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companies pursuing ISO 9000 registration frequently begin the process by hiring

consultants. Although registrars must meet certain accreditation requirements, ISO

9000 consultants have no overseeing bodies to qualify their competence. Many ISO
9000 or quality consultants have a variety of licenses and certifications showing
mastery of specific knowledge, but education and special training don't necessarily
make someone the right person to help your company achieve registration. What
follows are some simple issues and criteria to consider when hiring an ISO 9000


It's important not to confuse contractors with consultants. The difference between the
two will affect outcomes, expectations and fees. A contractor will spend a significant
amount of time at your company performing tasks such as conducting audits and
writing procedures. The contractor provides an additional set of hands to do certain
tasks for you. Contractors may spend 50 percent or more of their time working with
you over several months. The contractor is a worker, not an adviser, and generally
doesn't take part in the strategic project planning necessary to achieve registration.

Contractors are useful for companies whose employees lack the ability, time or
inclination to do their own auditing and procedure development work or who need a
significant amount of hand-holding to work through these tasks. Contractors are also
useful in lean organizations that lack readily available personnel resources or that
contract out many functions as a strategic choice.

One of the primary difficulties in hiring out the ISO 9000 development work to a
contractor is that your full-time employees may not be directly involved in building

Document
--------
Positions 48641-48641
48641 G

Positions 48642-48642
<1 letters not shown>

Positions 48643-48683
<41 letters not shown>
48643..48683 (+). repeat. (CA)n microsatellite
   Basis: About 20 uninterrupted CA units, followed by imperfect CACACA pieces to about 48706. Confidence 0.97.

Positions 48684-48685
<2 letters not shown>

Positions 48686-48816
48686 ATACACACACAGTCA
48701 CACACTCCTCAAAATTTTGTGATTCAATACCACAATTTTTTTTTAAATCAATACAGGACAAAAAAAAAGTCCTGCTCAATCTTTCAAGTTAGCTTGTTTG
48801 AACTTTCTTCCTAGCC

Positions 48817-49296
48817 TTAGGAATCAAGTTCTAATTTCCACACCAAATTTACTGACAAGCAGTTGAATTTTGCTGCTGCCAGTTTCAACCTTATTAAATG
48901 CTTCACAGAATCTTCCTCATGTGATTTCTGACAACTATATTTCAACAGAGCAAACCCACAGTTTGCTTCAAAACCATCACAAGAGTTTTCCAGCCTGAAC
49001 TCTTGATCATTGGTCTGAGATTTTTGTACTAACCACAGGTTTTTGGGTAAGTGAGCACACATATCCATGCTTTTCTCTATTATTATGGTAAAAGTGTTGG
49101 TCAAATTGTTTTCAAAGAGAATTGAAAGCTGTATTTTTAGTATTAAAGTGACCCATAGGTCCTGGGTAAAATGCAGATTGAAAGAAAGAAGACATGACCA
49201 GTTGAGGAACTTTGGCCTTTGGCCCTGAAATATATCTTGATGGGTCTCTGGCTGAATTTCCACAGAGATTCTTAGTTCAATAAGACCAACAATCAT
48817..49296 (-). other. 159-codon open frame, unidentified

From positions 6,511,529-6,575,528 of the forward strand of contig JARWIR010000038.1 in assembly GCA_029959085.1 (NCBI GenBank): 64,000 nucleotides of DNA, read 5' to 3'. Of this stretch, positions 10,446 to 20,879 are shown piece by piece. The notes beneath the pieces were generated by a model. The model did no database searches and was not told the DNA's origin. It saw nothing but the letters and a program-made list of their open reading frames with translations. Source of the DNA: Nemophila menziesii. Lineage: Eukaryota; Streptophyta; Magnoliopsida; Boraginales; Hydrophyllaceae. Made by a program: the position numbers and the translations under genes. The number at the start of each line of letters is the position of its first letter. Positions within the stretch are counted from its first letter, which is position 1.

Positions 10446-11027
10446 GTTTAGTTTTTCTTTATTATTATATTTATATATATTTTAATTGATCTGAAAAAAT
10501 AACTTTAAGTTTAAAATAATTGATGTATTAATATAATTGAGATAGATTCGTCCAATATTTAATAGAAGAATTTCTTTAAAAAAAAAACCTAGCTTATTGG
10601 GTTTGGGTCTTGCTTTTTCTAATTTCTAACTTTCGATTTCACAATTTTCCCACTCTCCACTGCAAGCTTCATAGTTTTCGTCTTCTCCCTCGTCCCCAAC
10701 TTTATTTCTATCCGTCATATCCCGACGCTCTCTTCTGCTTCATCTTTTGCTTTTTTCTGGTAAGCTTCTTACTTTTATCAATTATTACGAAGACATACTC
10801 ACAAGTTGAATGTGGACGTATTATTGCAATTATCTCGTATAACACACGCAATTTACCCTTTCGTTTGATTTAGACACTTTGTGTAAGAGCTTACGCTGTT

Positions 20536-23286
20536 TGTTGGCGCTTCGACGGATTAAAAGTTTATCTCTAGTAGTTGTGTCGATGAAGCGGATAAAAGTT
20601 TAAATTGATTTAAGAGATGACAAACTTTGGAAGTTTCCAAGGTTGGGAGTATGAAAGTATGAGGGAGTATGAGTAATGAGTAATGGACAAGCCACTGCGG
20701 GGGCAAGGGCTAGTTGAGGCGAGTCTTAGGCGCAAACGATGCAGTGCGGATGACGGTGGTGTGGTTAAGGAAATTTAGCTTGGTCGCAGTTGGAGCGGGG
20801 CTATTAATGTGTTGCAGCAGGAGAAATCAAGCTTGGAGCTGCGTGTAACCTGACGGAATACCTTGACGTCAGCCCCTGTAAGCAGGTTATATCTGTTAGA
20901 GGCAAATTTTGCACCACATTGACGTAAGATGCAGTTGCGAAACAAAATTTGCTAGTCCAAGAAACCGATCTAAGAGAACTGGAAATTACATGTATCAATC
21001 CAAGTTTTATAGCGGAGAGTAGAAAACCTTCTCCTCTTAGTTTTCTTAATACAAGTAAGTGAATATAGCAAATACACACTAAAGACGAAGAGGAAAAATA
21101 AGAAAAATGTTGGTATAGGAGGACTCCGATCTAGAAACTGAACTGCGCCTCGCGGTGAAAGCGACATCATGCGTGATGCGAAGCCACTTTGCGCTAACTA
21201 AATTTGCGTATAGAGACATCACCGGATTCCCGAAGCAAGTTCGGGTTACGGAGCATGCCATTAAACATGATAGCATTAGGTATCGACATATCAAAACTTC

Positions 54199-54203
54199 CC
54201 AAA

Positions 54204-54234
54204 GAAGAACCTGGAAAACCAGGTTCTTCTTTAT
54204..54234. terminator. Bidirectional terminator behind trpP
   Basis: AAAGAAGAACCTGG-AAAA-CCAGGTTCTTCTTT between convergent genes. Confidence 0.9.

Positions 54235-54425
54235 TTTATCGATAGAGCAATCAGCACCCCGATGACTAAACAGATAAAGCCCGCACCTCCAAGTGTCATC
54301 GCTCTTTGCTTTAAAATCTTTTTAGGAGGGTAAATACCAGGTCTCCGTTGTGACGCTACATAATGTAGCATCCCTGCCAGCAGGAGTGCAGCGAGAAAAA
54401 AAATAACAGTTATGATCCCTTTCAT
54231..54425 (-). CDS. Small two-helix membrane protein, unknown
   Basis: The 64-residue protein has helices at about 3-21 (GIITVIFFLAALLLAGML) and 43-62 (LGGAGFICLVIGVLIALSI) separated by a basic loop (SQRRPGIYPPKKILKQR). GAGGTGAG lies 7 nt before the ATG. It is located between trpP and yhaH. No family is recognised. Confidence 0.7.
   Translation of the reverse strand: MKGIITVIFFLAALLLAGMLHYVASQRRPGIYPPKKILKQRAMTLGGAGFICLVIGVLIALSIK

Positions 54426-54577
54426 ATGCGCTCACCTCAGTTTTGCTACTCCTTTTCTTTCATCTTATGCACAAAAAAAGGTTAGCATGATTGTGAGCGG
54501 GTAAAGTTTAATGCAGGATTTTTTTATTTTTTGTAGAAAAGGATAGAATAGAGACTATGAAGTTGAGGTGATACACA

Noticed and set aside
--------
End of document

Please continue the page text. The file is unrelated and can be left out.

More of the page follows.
your quality management system, so they may not fully buy into the ISO 9000 quality
system and make it their own.

Consultants, on the other hand, are advisers who help lay out a strategic plan and
organize the necessary resources. A consultant acts as a coach on the sidelines,
encouraging and motivating your employees to perform the tasks necessary to reach
registration. The consultant helps everyone stay on track, brainstorm solutions and
knock down barriers. Knowledgeable and capable consultants have worked with
several companies and have learned first-hand some of the typical pitfalls companies
face when pursuing registration. Because they have identified many of the same kinds
of problems before and understand that it's possible to overcome these problems,
consultants are less likely to be discouraged or frustrated by bumps in the road.
Moreover, because consultants don't own the process and have less emotional
commitment to the organization than do full-time organizational members, they may
be able to bring an unbiased and unemotional perspective to problems and evaluate a
variety of potential solutions.

One of the most obvious indicators of whether the individual you are considering
hiring is a contractor or a consultant is the amount of time and the kind of work the
person proposes to do for your company. If the individual willingly takes on specific
work or determines that he or she must spend a great deal of time with you, you're
dealing with a contractor. Consultants, on the other hand, will make a concerted effort
to ensure that you're able to stand on your own, deal with the requirements of the
standard and be prepared to undergo your registration audit. Good consultants want to
minimize the time they spend at your location; they strive to provide you with what
you need in order to do your own work and take hold of the ISO 9000 quality system
as your own. Most important, consultants want to help clients figure out their own
solutions based on what's best for their company and customers.

The most important advantage of hiring a consultant rather than a contractor is that
employees are able to use and maintain the system after the consultant leaves the
company. If you plan to maximize the value of your ISO 9000 registration, you
should design a quality management system that's owned by your line and operations